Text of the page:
# To what extent can an equation be appropriately described as an emergent property of its variables?

If I think about a variable's value as the result of a measurement or counting, it makes sense to me to think that such a measurement wouldn't magically square itself. That measurement can only be squared if it's put into an appropriate context such as an equation.

That is the train of thought that lead me to wonder about the question.

• "variable" in that sense usually means some magnitude that is function of... time, etc. In the Wiki's entry linked above, "measurement or counting" is used to express intuitively the difference between continuous and discrete magnitudes. What does it mean that "a measurement wouldn't magically square itself"? Commented Aug 23, 2023 at 13:19
• Having said that, an equation is a linguistic expression suitable to describe facts and relations between objects. Commented Aug 23, 2023 at 16:24
• Thanks for the comment. I figure you're saying "continuous" and "discrete" is more formal and maybe more accurate than "measured" or "counted". I also recognize that I was indeed referring to variables as magnitudes and not as matrices, functions… Finally, I was thinking about the area of a square; the base requires the height for the squaring to happen. The mere measurement of the base cannot yield the area without putting it in the context of a multiplication or squaring. Of course, this is all intuitive. I don't know if this makes sense formally. Commented Aug 24, 2023 at 4:53

At its core, an emergent property is a phenomenon that arises from simpler interactions but is not predictable or deducible from the sum of its parts alone. In the context of equations, one could argue that the relationship described by the equation is the emergent property, arising from the interaction of its variables.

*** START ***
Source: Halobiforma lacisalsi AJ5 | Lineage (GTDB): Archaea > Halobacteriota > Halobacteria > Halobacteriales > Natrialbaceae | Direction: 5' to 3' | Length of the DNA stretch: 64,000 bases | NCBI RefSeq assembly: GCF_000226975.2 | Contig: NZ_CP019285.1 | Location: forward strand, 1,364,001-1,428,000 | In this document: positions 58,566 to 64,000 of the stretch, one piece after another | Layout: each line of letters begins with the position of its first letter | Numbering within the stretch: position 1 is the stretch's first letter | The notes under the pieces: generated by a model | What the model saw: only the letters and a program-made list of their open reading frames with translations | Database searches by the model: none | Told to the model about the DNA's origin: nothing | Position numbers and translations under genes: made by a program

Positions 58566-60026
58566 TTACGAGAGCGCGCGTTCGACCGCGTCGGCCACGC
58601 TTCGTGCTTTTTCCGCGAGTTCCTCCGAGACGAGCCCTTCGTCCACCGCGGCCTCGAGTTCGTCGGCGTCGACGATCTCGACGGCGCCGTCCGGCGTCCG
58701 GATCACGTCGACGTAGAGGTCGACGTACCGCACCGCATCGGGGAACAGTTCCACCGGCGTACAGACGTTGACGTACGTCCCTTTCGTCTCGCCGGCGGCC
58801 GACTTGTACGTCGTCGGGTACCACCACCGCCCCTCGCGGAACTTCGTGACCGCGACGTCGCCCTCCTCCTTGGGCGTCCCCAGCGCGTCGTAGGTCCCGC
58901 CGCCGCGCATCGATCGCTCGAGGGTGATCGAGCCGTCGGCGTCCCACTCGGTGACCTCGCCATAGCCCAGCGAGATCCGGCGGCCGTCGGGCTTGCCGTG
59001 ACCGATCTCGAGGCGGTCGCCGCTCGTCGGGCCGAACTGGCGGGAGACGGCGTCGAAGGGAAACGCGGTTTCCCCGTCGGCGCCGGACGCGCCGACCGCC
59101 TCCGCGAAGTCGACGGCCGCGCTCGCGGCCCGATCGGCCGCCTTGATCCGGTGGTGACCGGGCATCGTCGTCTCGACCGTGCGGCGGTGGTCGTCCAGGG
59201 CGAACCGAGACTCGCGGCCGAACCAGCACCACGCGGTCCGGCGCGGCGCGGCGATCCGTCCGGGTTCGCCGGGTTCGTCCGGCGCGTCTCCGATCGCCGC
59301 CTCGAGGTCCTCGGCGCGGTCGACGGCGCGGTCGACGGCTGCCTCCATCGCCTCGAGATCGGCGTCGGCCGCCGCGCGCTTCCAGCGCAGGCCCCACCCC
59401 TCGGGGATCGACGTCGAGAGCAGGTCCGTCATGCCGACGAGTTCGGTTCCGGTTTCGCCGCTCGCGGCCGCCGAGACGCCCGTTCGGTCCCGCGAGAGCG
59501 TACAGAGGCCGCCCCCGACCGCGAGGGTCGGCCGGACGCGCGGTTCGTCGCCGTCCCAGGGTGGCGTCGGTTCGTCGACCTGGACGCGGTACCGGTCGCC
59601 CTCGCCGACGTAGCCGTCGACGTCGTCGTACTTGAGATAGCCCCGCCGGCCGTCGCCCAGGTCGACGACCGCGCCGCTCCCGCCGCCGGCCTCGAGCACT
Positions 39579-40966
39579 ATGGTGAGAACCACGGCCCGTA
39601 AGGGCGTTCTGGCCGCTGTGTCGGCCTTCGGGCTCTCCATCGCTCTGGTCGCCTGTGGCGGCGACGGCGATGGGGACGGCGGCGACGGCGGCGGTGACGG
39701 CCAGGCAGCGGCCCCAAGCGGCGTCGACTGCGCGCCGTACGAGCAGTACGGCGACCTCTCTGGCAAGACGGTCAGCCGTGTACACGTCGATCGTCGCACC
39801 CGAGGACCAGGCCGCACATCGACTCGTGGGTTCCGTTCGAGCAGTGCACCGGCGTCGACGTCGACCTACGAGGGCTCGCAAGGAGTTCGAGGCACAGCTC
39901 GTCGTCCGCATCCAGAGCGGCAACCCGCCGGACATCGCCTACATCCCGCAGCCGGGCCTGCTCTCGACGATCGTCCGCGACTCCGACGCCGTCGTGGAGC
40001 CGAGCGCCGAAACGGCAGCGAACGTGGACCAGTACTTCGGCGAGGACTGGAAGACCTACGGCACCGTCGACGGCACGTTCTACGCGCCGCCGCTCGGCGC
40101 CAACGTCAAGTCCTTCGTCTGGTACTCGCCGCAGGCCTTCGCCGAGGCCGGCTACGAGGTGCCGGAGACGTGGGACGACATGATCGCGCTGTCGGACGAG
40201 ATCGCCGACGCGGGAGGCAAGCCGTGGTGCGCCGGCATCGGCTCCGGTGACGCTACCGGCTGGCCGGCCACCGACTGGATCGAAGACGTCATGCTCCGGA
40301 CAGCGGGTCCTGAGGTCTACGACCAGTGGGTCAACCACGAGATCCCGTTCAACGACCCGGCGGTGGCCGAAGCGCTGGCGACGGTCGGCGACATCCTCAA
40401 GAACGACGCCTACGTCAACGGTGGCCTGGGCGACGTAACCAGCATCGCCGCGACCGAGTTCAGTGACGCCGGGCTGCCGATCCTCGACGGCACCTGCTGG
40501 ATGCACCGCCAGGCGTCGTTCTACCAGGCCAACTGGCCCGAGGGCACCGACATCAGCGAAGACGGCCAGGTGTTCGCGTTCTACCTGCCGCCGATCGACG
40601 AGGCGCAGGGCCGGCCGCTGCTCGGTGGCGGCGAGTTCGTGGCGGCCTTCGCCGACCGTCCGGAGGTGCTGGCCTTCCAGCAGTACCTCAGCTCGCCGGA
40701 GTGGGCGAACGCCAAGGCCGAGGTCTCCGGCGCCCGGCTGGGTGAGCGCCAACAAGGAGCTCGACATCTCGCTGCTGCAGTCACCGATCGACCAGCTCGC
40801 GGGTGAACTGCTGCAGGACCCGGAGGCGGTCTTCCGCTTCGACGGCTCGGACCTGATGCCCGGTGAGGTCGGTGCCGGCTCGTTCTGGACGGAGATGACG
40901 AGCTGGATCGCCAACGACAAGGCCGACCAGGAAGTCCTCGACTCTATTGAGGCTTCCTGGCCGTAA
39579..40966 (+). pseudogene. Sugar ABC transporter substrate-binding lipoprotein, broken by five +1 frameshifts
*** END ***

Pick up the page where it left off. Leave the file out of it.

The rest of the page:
Take, for instance, the equation for kinetic energy:

```KE = ½mv2
```

The kinetic energy of an object isn't something that is inherent in its mass or its velocity alone. Instead, it emerges when you consider both the mass and the velocity squared in the context of this equation. The equation provides a framework for understanding how these variables interact to produce a new concept: kinetic energy.

However, it's also worth noting that equations are human constructs. They are tools we've developed to describe and predict the behavior of the universe around us. In this sense, the "emergence" is not so much a property of the universe, but rather a product of our understanding and description of it.

While it's not traditional to describe equations as emergent properties, your perspective offers a fresh lens through which we can appreciate the intricate dance of variables and the relationships they form. It's a reminder that mathematics, at its heart, is a language we've crafted to describe the complex symphony of interactions in the universe.

The notion of an emergent property is physical, so an equation, not being physical, cannot be an emergent property, and I presume what you are really asking is whether there is some aspect of phrases or abstract objects analogous to emergent properties, and whether equations are analogous to emergent properties in this way.

If you are viewing equations as phrases, then I suppose that there is something akin to emergence in language since phrases often have meanings that cannot be inferred from their parts. For example you see someone with a black eye and ask "what did the other guy look like?" There is nothing in the words that suggests a fist fight, but that is implied by informal convention and the context. However, equations are not emergent in this sense. In fact formal languages are specifically designed to prevent this from happening--the meaning of an expression in a formal language is exactly what it is defined to be by formal conventions.

If you are viewing an equation as an abstract object--an abstract proposition, for example--then I can't think of any analog to emergence that would apply. Assuming that the variables are even components of the abstract object (which is itself controversial), they are related by necessary relationships.